How do you know if you’ve succeeded if you don’t have a goal? Go get a pad of paper right now because we’re going to create a goal NOW. And when we are done, you’re going to post it on your fridge so you see it every day. You’re also going to post it on Facebook so all of your friends can see it. Studies have shown over and over again that the more people that know about your goal, the more likely you are to achieve it. No one ever wants to look like a failure, especially in front of her friends.
Don’t be lazy. Most people will probably just throw a goal out there. “I want to lose 10 pounds.” That’s already setting you up for failure. Setting your goal is the very beginning to a successful lifestyle change.
We recommend a two-step process to goal setting. The first step is called the big, hairy, audacious goal (BHAG). It should be the finish line. It should be emotional. It should be personal. Most of all, it should be motivational. If you want to lose 100 pounds in 12 months, fantastic. Your goal becomes, “I’m going to lose 100 pounds in the next 12 months.” That’s your BHAG. That’s the end. It’s exciting, yet scary. Now picture yourself weighing 100 pounds less. Imagine how you’ll feel. Imagine how you’ll look. Imprint those emotions and images into your brain. Better yet, go buy a swimsuit that you’ll fit into when you weigh 100 pounds less. Put it on your closet door so you’re reminded about it every day.
The 2nd part of the process is less emotional and more calculated. We call these road markers. They are mini goals that make sure you’re on the right path. They should be concrete, specific, and process-oriented. They should also be adjustable and planned no longer than 4 weeks in advance. An exercise road marker would look like, “I’m going to walk on the treadmill for 45 minutes at a 3% incline on Monday, Wednesday, and Friday each week at 5:30 pm for 4 weeks and lose 1-2 pounds per week.” That’s how specific and concrete it needs to be. A nutritional road marker would look like, “I’m going to drink only 3 regular sodas per week for 4 weeks, and they will be with my dinner meal on Monday, Wednesday, and Friday.”
Use a checklist or calendar and actually physically cross these off as you achieve them. You’ll be shocked at how small wins will quickly result in big wins. As the legendary business consultant Peter Drucker said, “What gets measured gets managed.”
That’s how detailed goal setting should be. When you’re done, it should actually look more like a plan than a goal.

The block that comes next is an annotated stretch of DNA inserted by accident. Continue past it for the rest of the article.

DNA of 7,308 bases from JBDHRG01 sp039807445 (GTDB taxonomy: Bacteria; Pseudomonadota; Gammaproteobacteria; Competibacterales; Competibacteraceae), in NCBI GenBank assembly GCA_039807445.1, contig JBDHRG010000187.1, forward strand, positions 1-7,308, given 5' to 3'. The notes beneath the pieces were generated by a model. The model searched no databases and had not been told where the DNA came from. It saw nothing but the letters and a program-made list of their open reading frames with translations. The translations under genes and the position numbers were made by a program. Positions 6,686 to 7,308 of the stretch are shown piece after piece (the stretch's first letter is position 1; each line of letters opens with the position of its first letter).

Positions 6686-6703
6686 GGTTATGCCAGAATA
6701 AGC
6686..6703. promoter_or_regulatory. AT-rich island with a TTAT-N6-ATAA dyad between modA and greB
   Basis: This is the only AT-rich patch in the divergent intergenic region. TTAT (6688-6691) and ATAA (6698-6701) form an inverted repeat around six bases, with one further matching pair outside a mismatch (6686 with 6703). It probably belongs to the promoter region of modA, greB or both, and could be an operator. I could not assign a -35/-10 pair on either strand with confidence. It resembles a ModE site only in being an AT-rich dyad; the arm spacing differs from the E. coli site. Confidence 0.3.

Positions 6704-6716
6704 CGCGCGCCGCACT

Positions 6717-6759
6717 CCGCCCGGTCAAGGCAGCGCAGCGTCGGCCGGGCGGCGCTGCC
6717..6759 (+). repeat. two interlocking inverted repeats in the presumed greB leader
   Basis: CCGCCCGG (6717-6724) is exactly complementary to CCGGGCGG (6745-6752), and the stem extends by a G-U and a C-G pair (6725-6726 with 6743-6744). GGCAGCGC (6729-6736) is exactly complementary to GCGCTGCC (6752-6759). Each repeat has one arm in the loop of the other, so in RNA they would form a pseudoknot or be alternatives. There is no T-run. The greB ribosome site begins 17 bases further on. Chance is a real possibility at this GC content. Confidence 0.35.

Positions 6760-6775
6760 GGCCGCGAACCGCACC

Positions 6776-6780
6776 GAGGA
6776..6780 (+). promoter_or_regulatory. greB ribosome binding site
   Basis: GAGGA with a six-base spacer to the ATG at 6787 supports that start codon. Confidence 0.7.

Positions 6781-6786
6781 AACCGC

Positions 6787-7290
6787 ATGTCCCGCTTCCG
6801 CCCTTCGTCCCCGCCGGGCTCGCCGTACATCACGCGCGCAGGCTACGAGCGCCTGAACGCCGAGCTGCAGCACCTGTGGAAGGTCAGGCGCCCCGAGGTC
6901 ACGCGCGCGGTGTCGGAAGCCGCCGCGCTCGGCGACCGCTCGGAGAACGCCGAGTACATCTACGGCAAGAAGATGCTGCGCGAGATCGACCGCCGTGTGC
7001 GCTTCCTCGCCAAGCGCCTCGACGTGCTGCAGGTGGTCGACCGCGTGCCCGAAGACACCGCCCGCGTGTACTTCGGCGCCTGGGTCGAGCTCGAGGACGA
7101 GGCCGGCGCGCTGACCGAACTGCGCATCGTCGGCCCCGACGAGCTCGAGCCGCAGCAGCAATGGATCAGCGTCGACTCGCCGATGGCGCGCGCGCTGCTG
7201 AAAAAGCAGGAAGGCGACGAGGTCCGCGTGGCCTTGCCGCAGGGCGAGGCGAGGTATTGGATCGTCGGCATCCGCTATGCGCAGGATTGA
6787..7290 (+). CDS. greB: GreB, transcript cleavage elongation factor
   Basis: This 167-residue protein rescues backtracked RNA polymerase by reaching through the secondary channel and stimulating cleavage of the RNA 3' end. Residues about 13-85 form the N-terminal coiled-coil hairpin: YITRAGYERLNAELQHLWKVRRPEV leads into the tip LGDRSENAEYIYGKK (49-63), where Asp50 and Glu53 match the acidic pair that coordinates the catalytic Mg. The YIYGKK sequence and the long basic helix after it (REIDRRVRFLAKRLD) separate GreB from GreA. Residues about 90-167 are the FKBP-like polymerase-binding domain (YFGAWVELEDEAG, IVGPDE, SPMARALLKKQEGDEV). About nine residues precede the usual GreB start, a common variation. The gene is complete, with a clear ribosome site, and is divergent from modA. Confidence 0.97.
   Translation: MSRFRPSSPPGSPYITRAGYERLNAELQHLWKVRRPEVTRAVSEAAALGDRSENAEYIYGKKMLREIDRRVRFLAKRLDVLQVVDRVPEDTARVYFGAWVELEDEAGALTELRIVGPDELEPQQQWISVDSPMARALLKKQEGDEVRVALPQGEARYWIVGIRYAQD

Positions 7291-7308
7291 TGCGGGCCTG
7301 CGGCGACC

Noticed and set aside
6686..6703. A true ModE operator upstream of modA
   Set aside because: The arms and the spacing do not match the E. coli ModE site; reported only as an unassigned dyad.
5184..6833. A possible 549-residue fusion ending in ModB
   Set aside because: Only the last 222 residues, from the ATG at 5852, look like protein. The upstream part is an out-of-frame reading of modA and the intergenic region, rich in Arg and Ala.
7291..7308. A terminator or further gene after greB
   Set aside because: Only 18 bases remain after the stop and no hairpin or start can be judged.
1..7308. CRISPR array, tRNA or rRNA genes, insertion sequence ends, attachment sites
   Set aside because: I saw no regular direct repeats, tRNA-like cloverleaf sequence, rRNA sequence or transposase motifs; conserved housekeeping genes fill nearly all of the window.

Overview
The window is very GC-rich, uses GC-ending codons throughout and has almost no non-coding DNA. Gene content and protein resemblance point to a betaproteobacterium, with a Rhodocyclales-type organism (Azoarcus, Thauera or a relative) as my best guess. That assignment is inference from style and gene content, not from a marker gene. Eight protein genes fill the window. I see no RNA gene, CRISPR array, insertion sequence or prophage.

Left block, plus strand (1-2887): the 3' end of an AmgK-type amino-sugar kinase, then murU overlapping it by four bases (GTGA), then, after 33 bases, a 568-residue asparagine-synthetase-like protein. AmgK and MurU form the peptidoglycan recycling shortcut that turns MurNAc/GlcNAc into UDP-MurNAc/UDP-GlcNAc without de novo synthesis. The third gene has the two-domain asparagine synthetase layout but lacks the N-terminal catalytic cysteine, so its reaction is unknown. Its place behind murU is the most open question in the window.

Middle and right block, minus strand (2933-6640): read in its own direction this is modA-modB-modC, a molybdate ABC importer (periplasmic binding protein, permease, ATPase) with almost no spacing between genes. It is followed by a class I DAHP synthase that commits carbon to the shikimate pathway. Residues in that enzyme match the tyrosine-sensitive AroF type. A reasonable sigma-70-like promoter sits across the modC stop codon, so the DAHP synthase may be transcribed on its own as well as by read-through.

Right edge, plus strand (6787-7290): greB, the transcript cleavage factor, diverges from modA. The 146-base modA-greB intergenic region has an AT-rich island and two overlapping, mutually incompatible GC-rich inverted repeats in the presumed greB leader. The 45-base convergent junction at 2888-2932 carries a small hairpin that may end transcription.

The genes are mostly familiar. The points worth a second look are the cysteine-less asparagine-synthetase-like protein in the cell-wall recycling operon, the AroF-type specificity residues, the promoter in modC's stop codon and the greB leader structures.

5) Calculating Your Daily Caloric Intake
Take care of your body. It’s the only place you have to live.
We’re going to try to keep this as simple as possible. Although losing weight is not as simple as calories in vs. calories out, that’s precisely where we are going to start. The Keep It Simple Stupid (KISS) method always seems to be the most effective in the real world.
We will start with the formula below, and adjust your calories weekly not just based on the scale (The scale will eventually lie to you), but also on how you look in the mirror.
Our formula comes from Dr. John Berardi and Precision Nutrition.
Total Daily calories = current body weight x 10-12
It’s that simple. Although we may not finish here, this is where we will start.
Warning: We will ask you to count calories. There’s no way around it. The good news is that after a week of counting calories, you’ll become so good at it that you won’t have to do it anymore. It’s like riding a bike.
6) The Macronutrients
If we could give every individual the right amount of nourishment and exercise, not too little and not too much, we would have found the safest way to health.
– Hippocrates, the father of medicine
This is where things get a little complicated. There are 3 macronutrients: protein, carbohydrates, and fat. Each 1 gram of fat provides us with 9 calories, while each 1 gram of carbohydrates and protein provide us 4 calories. Remember when we mentioned earlier that all calories are not created equal. This is what we were talking about. Because each macronutrient performs different jobs within the body and interacts with different hormones, not all of the macronutrients are particularly weight loss friendly.
30 years ago, low fat diets were all the rage. The top nutritionists, trainers, and medical experts were promoting the heck out of them. The government even started promoting them. A funny thing happened though. Diabetes, heart disease, and obesity continued to rise, and not just rise, but rise at an even more alarming pace than usual. Essentially, we got fatter, much fatter. The problem with low fat diets was fats weren’t necessarily bad. Omega 3 fats and to a certain extent omega 6 fats are actually healthy. Avoiding all fats wreaked havoc on our bodies. On top of that, dieters were replacing the calories from fat with calories from carbohydrates. Bam. Dieters would consume so many carbohydrates, hyperinsulinemia would ensue, and then they’d lose their insulin sensitivity and eventually become diabetic.
Then Dr. Atkins came along with the Atkins diet. He was completely on the other side of the fence. He promoted extremely low carbohydrate diets. Although initially effective (some would report losing 20-25 pounds within the first 2 weeks), the diet was absolutely miserable to be on. Family members of the dieters actually begged them to become fat again. They were so crabby and mean it was unbearable. Even though Dr. Atkins was on the right path, his diet was too extreme. To function normally (and happily), we need carbohydrates. We just need to consume the good ones in moderate amounts, and eliminate the bad ones.